In fact, Amy says, her most-viewed video is of her and her son having a conversation about whether or not he will eat some vegetables that she’s cooked. “I remember very distinctly when I was going to post it, I was like, I don't know,” she says now. “Is this fair to him? He wasn’t crying — I would never post a picture of my kid having a tantrum — but he was unhappy. And I felt like I was using him in a way that I hadn't before. And then it was seen by like 12 million people.”

“On the one hand, I'm really proud of that concept,” she continues. “‘Cause I do think it basically encapsulates my entire views on feeding children. On the other hand, he didn't consent to that. He has no idea how many people have seen this. It is a very slippery slope.”

She acknowledges the competing imperatives at work here. “As a content creator, you want a lot of people to see your content,” Amy says. But also, her relationships with her kids always comes first. “So I did, I think, two more of those last year. And then I was like, I think we’re done,” she says.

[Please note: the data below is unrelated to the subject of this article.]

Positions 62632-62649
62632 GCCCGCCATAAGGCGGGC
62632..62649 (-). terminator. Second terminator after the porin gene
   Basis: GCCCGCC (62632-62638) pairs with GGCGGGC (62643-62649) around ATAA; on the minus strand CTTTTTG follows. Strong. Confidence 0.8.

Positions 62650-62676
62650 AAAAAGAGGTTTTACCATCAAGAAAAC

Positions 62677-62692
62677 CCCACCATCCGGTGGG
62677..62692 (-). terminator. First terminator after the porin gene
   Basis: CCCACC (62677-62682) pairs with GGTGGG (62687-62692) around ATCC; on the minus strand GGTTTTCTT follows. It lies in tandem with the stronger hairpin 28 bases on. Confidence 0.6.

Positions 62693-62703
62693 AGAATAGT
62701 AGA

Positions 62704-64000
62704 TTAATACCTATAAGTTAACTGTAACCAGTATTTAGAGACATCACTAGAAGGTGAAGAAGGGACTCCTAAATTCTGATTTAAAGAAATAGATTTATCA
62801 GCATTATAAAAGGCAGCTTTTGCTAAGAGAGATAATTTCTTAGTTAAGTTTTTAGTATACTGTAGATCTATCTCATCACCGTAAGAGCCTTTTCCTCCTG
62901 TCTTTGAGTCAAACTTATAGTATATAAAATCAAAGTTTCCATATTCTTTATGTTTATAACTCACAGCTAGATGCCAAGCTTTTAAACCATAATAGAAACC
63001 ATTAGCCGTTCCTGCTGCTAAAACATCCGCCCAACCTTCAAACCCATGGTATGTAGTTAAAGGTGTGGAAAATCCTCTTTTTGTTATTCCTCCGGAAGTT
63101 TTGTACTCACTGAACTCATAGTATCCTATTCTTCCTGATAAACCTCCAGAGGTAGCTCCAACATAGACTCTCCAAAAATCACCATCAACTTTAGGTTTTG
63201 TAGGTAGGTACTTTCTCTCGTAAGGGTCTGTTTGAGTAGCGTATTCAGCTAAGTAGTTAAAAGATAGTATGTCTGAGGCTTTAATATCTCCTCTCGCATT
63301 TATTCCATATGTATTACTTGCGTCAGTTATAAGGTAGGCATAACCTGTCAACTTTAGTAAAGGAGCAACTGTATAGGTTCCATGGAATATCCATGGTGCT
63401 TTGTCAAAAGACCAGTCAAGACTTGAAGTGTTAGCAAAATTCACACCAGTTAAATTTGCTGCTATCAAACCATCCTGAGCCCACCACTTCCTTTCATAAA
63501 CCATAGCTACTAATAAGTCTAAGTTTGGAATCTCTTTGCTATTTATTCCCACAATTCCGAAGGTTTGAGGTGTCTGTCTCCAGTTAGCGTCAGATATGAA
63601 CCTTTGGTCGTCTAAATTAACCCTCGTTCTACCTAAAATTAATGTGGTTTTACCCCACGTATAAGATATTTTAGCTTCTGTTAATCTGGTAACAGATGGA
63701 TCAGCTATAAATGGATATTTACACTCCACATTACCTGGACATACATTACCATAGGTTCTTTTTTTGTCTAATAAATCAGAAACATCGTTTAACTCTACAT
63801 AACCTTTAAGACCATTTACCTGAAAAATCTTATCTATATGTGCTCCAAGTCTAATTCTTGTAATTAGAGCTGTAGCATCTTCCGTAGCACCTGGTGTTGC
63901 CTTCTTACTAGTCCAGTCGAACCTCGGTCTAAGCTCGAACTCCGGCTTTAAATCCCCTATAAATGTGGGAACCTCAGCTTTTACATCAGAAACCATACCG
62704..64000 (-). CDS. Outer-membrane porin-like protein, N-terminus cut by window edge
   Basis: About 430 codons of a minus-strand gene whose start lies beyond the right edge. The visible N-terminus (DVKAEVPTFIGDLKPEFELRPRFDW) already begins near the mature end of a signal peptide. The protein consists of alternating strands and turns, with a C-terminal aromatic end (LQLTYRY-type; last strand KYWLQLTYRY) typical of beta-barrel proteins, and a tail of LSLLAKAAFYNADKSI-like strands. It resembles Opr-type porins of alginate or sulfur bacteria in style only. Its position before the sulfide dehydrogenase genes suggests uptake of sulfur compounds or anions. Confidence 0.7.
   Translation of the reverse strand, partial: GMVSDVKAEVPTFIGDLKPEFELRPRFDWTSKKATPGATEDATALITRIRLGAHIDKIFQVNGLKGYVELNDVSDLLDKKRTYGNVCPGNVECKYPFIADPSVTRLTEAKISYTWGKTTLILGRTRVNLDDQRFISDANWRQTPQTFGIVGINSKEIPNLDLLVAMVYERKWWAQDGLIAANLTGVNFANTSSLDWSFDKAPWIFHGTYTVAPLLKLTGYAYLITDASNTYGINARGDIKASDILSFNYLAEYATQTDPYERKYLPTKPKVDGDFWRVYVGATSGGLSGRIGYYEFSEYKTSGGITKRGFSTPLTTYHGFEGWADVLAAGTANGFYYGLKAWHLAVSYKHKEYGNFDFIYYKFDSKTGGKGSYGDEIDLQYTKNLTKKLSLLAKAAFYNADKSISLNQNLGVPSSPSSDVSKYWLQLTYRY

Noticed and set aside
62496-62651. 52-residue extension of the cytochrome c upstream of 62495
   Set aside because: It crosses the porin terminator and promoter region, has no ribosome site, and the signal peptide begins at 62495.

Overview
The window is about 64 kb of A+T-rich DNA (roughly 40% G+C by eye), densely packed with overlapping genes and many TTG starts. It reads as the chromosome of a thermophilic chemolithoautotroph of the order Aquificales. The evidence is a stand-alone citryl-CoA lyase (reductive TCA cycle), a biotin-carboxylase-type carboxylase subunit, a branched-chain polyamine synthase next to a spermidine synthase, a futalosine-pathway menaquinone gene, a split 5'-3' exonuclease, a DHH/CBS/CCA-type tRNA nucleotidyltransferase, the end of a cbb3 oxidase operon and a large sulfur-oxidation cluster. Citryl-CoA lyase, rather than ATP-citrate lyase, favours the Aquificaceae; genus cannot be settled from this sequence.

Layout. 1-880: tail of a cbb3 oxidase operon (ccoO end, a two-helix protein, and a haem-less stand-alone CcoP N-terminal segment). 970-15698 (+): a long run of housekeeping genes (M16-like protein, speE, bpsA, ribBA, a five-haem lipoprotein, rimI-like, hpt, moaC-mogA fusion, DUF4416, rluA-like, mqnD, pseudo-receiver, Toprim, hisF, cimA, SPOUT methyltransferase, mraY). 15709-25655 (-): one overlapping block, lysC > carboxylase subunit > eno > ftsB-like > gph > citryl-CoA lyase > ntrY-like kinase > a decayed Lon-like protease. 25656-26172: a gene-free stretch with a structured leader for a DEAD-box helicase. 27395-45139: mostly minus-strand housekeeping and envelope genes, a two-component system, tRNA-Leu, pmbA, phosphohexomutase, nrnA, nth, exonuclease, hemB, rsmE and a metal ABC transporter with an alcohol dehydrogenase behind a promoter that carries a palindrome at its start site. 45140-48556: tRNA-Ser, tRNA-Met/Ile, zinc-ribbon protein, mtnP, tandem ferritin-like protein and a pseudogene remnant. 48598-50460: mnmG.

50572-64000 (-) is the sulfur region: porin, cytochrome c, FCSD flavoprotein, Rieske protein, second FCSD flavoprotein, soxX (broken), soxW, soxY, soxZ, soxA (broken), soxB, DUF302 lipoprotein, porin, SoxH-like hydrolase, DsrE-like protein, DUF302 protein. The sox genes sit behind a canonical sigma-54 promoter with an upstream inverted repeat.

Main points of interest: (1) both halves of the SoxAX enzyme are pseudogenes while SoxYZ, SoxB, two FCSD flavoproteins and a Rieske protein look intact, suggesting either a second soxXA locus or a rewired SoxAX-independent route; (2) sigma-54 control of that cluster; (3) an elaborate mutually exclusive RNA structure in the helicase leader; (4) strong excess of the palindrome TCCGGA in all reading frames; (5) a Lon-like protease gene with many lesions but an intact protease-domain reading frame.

To that end, Amy advises other creators to:

Set good boundaries 

You don’t want to turn every family activity into an opportunity for content creation, Amy says. It can make your kids feel self-conscious and uncomfortable — plus, it means you’re always on, thinking about how to frame a scene instead of enjoying the moment with your children. 

Since Amy’s work is focused on food, she has rules for herself around letting her kids eat un-surveilled. “I don't show videos of my kids eating,” she says. “I don't film their meals. I don't do a day in a life of what they ate. It’s no one's business what they're eating or how they're eating, and it doesn't mean anything for anyone else.”

Instead, “I try to sort of use them for like context,” she says — so their general presence is felt without exposing too much of the specifics of their lives. Her videos reflect that she’s a parent, but not precisely to whom. “You might see a kid running through a video, but they're not the focus of the video,” she says.